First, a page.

#
# See http://wiki.apache.org/cassandra/Operations for more on
# partitioners and token selection.
partitioner: org.apache.cassandra.dht.RandomPartitioner

# directories where Cassandra should store data on disk.
data_file_directories:
    - /var/lib/cassandra/data

# commit log
commitlog_directory: /var/lib/cassandra/commitlog

# saved caches
saved_caches_directory: /var/lib/cassandra/saved_caches

# commitlog_sync may be either "periodic" or "batch." 
# When in batch mode, Cassandra won't ack writes until the commit log
# has been fsynced to disk.  It will wait up to
# commitlog_sync_batch_window_in_ms milliseconds for other writes, before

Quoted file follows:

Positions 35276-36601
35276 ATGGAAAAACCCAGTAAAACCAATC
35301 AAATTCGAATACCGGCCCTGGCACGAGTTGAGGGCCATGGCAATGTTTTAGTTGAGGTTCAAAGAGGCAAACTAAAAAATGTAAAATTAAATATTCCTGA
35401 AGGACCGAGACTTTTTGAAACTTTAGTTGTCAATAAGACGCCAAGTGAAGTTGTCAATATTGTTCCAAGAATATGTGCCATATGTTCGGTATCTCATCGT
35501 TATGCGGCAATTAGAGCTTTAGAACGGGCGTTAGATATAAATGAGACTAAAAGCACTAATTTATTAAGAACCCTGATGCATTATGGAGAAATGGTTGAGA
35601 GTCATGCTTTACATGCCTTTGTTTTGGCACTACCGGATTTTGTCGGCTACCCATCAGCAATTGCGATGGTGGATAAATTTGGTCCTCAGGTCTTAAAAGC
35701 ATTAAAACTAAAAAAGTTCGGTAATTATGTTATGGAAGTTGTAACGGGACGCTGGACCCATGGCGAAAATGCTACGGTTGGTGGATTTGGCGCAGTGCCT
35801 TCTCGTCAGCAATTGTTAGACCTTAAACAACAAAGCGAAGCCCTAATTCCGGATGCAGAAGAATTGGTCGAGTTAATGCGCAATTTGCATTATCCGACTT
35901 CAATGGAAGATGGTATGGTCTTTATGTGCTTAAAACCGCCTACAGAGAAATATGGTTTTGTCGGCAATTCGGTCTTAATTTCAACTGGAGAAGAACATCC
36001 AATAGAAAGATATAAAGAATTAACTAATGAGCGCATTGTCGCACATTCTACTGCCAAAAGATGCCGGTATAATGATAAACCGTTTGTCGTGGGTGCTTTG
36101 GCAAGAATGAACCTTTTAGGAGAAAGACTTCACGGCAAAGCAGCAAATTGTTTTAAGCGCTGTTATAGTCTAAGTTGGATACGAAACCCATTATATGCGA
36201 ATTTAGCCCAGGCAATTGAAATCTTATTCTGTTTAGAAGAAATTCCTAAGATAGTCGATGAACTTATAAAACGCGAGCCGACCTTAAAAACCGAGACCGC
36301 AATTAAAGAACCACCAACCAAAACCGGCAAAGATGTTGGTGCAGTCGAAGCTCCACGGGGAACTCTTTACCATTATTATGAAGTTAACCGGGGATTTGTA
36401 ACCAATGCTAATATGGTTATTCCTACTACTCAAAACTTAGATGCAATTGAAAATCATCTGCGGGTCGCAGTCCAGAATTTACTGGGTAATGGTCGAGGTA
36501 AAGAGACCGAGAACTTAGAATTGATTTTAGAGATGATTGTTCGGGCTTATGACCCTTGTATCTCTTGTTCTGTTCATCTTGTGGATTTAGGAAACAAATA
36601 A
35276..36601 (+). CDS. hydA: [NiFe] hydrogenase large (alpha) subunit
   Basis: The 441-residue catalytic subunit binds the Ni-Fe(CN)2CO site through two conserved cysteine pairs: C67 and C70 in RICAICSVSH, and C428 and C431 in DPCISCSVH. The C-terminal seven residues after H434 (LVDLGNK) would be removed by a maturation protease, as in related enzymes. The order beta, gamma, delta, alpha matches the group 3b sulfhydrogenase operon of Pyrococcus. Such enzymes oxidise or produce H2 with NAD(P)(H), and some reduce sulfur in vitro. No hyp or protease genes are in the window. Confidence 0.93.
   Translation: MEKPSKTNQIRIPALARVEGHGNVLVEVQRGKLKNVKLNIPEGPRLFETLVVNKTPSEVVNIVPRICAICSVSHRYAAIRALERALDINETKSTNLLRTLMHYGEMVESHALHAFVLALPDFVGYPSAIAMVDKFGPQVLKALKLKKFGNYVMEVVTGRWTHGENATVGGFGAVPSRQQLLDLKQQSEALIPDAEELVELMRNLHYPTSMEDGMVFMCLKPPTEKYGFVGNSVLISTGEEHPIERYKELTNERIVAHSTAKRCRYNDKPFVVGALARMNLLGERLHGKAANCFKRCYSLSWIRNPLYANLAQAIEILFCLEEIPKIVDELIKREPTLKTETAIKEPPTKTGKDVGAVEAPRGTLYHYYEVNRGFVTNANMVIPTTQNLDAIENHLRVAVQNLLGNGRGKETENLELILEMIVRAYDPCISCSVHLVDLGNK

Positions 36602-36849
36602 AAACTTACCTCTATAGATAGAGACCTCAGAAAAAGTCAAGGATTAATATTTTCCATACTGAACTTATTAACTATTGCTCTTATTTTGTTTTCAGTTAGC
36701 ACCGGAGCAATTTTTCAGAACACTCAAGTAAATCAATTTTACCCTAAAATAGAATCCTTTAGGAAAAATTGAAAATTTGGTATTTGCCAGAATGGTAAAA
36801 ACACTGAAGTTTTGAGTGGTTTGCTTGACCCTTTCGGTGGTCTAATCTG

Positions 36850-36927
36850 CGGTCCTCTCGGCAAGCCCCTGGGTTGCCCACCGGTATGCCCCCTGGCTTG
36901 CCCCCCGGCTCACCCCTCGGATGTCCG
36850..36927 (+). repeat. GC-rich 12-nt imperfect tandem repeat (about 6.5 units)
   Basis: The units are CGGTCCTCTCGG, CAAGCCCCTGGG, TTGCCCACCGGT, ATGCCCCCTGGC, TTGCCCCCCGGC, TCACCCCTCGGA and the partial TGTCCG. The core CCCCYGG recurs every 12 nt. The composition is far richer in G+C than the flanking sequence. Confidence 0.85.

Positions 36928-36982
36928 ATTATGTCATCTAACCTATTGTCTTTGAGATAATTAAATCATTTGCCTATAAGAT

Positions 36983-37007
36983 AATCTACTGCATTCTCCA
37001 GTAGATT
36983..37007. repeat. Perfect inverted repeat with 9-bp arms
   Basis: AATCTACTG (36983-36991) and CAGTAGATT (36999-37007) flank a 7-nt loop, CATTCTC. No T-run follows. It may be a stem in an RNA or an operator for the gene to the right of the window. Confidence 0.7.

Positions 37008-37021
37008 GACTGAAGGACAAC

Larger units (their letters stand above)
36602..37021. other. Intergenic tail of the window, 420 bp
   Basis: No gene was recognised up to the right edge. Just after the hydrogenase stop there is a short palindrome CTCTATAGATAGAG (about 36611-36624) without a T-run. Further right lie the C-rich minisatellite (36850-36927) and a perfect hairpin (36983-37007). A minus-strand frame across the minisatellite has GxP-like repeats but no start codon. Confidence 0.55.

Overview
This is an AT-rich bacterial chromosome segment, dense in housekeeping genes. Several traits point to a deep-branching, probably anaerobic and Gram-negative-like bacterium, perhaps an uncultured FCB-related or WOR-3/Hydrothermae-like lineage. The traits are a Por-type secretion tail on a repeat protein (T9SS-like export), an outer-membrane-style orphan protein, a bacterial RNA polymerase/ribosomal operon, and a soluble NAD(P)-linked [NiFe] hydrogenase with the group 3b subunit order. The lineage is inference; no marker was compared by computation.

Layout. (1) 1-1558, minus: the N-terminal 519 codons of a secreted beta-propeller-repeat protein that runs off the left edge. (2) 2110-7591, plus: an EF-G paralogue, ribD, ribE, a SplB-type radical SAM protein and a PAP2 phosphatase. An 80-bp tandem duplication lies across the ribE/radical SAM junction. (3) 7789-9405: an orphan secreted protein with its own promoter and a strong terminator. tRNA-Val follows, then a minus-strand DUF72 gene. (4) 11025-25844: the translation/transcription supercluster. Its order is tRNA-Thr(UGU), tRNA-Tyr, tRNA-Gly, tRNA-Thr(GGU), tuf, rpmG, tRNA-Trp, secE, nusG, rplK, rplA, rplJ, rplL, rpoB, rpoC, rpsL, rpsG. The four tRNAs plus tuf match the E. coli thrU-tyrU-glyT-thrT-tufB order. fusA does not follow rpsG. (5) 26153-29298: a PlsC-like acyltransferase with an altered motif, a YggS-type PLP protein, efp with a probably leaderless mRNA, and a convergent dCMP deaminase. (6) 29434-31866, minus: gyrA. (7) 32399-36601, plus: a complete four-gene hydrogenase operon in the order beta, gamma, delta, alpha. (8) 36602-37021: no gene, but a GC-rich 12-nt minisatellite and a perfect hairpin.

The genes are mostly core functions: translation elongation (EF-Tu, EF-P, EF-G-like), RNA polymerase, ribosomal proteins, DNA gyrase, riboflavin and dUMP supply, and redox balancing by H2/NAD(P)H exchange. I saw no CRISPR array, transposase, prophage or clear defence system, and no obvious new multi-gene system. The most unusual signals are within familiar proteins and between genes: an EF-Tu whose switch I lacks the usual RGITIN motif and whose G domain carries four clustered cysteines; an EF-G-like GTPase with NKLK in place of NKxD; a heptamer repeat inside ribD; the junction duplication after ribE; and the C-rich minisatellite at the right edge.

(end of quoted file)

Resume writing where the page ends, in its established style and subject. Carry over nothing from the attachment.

# performing the sync.
#
# commitlog_sync: batch
# commitlog_sync_batch_window_in_ms: 50
#
# the other option is "periodic" where writes may be acked immediately
# and the CommitLog is simply synced every commitlog_sync_period_in_ms
# milliseconds.
commitlog_sync: periodic
commitlog_sync_period_in_ms: 10000

# any class that implements the SeedProvider interface and has a
# constructor that takes a Map<String, String> of parameters will do.
seed_provider:
    # Addresses of hosts that are deemed contact points. 
    # Cassandra nodes use this list of hosts to find each other and learn
    # the topology of the ring.  You must change this if you are running
    # multiple nodes!
    - class_name: org.apache.cassandra.locator.SimpleSeedProvider
      parameters:
          # seeds is actually a comma-delimited list of addresses.